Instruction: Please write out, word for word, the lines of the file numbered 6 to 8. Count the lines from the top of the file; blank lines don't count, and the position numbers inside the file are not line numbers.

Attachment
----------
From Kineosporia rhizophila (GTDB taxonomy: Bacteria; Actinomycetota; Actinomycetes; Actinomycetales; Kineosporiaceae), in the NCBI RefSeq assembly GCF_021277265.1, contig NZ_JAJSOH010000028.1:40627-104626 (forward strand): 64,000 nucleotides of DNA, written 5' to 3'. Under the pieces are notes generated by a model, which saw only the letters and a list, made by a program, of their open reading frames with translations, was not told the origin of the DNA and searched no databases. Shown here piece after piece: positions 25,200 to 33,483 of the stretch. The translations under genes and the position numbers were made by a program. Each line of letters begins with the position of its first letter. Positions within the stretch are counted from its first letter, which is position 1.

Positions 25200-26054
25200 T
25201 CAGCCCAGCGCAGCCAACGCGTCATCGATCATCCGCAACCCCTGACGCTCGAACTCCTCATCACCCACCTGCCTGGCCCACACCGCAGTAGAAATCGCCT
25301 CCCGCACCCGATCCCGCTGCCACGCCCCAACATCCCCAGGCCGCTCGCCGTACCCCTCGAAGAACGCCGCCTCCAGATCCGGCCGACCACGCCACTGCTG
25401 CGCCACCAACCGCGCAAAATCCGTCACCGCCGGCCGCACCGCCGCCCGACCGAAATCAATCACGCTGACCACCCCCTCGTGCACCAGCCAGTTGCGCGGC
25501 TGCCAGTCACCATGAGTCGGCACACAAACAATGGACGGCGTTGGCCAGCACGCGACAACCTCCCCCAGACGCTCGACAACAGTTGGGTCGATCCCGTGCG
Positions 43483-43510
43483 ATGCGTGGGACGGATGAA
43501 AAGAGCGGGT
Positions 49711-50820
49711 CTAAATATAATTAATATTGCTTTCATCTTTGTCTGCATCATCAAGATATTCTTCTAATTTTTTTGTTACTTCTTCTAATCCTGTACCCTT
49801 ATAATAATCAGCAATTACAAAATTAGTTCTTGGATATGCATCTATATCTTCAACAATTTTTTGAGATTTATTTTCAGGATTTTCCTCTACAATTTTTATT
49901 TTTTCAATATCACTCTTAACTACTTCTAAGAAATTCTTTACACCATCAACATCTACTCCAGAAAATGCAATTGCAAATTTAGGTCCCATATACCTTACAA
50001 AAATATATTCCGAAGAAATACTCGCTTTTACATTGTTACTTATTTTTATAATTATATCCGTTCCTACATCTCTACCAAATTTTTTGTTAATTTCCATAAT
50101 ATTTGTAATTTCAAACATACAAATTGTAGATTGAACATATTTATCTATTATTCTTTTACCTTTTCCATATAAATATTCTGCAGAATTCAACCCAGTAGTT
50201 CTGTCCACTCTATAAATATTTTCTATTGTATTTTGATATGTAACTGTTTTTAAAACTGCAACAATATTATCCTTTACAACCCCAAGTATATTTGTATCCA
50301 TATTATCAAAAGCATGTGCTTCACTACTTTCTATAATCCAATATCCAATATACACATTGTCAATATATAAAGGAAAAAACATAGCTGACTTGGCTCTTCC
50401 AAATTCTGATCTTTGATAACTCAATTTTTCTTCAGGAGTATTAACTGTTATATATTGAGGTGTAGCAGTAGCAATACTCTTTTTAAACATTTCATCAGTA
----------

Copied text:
25401 CGCCACCAACCGCGCAAAATCCGTCACCGCCGGCCGCACCGCCGCCCGACCGAAATCAATCACGCTGACCACCCCCTCGTGCACCAGCCAGTTGCGCGGC
25501 TGCCAGTCACCATGAGTCGGCACACAAACAATGGACGGCGTTGGCCAGCACGCGACAACCTCCCCCAGACGCTCGACAACAGTTGGGTCGATCCCGTGCG
Positions 43483-43510